The Glorious History of Aathenaar, Part Thirteen: The Carnival Comes to Town
While the day-to-day life of Aathenaar consists of much hard work, as all building of the future does, even this industrious town can take time for the occasional entertainment. Just such an entertainment occurred scarcely a score of years ago.
It began in mundane enough a manner. A small band of travelers, looking something like a caravan of traveling merchants, stopped in the town seeking rooms to let, or failing that, a barn in which they might spend the evening in relative safety and comfort. But this was a bit of clever subterfuge, for once the town went to sleep, they went to work.
In the morning, the town of Aathenaar awoke to the sound of a mirthful fife to discover itself bedecked in colorful silks. The carnival had come to town!
Baron Brange, recognizing the value of recreational activity, immediately declared a town-wide holiday so that everyone could attend the carnival. And he provided an example for his people to follow, winning a colorful seashell at one of the game booths by using a live mouse to knock a ridiculous-looking oversized hat from the head of a very fat woman. In such a jubilant mood was he that when she persisted in declaring that she was not part of the game booth he simply laughed, rather than have her executed.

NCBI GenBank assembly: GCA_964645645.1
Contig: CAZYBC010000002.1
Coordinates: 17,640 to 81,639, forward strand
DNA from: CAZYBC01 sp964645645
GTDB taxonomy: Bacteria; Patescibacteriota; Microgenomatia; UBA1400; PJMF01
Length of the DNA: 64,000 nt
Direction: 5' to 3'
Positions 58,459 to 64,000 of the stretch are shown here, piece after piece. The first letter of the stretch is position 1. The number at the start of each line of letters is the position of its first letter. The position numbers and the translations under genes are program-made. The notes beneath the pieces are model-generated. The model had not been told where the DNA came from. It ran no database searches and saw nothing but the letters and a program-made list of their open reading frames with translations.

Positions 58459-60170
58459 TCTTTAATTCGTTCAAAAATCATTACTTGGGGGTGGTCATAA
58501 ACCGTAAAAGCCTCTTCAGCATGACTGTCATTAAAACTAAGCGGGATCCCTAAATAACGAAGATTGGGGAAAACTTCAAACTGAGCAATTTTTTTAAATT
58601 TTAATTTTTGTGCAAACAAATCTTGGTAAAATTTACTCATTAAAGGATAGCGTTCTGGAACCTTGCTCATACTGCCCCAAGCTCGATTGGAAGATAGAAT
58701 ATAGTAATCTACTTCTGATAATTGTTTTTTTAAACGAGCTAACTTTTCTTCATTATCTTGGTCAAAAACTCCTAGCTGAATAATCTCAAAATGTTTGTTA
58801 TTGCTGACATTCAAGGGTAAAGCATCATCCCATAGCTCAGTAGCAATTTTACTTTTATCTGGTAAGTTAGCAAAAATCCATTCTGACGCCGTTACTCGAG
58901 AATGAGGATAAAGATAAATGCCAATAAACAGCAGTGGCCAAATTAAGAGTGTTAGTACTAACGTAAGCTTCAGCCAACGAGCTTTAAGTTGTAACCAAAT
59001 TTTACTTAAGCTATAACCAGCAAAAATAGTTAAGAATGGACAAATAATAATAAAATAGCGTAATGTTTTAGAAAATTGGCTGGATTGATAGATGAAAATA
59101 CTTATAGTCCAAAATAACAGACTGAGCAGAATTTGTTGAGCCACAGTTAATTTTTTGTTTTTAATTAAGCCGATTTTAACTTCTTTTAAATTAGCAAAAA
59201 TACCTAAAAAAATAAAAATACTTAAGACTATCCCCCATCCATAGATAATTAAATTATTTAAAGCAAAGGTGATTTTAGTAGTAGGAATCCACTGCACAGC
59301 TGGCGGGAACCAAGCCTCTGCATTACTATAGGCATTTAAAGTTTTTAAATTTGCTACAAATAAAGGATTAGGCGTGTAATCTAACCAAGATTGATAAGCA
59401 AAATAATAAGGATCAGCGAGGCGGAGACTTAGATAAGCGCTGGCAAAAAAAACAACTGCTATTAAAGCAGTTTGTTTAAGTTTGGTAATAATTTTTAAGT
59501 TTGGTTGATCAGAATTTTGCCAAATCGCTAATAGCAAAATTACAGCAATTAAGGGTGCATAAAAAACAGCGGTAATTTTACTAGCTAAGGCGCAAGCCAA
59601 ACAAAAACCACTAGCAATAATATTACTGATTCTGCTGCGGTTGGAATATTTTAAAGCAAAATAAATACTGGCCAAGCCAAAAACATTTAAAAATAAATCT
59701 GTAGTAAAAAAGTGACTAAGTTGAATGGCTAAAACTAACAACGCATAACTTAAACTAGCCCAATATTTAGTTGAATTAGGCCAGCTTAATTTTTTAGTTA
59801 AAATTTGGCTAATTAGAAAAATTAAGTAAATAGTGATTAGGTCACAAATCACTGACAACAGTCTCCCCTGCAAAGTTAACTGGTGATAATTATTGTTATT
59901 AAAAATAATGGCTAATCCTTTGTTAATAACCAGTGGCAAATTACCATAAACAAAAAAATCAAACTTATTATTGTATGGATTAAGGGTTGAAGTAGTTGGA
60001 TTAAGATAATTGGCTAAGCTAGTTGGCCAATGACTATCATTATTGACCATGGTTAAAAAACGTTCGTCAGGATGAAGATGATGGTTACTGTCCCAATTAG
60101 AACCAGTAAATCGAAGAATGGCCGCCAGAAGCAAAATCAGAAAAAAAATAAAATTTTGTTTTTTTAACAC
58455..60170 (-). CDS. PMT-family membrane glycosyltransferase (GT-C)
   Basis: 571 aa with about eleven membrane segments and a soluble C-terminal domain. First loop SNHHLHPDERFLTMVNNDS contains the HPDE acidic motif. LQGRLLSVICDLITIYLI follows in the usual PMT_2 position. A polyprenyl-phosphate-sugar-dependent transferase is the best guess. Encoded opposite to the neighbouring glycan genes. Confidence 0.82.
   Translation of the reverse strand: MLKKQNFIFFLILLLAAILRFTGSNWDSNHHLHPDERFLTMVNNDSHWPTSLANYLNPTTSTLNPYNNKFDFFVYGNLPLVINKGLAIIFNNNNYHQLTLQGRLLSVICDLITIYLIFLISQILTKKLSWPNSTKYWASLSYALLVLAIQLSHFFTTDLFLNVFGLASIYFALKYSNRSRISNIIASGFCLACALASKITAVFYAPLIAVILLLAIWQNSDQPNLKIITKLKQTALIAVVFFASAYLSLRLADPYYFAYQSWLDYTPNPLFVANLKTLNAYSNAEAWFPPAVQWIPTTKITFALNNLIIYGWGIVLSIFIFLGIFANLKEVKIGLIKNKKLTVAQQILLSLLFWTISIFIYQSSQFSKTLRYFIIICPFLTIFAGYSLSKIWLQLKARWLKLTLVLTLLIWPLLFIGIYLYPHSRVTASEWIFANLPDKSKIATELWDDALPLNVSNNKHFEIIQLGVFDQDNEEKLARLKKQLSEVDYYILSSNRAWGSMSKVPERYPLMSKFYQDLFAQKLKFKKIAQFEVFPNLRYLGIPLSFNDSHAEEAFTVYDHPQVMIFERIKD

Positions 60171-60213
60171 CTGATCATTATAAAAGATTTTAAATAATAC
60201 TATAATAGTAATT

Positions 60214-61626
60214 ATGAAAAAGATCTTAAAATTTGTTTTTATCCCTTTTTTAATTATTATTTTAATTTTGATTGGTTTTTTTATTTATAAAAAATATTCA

There were, in any event, several other executions that provided much entertainment to the town. (The carnival, perhaps knowing the law-abiding nature of Aathenaar, brought its own condemned prisoners for the event.) There was also, of course, a feast of roasted meats and freshly-prepared sweets such as few could remember, as well as performers of feats of acrobatic skill and raw strength, and a delightful bonfire in the evening where the town gathered to talk and sing and generally bask in the glory of springtime.
But as wondrous as all of these attractions were, the most popular one must have been a surprise to the travelers who brought the carnival to town. In the afternoon, a cry could be heard from the outskirts of the carnival, drawing a crowd to a latrine and refuse pile where no one would normally gather. The cause of this cry was something that could be seen in the pile of garbage: A newborn baby.
“Who would do this to a child?” someone asked.
“Certainly not I!” declared the fat carnival worker immediately, who had now tied her absurd hat around her waist, making her look a bit like an archery range. Many others agreed that it was terrible that someone would abandon a baby like this.
But then, someone made a very different sound: the cooing of one witnessing something adorable.
A large rat had approached the baby, interested in the parsnip peel upon which the infant was resting. But as the rodent approached, the child—whether by intention, or instinct, or mere spasm—kicked his leg, and the rat went flying.
The crowd rewarded the lad with its loudest cheers yet.
Baron Brange pushed himself to the front of the refuse pile and signaled to his men to retrieve the child. “My heart has been touched by this brave baby boy,” he declared. “I shall take him in, that he never need fear abandonment again.”
It was in extraordinarily high spirits that the town of Aathenaar made its way to bed that night. So great was the euphoria that certain material goods became misplaced, and in fact never found again. But the gains in spirit more than made up for whatever grains or tools or buildings may have been lost.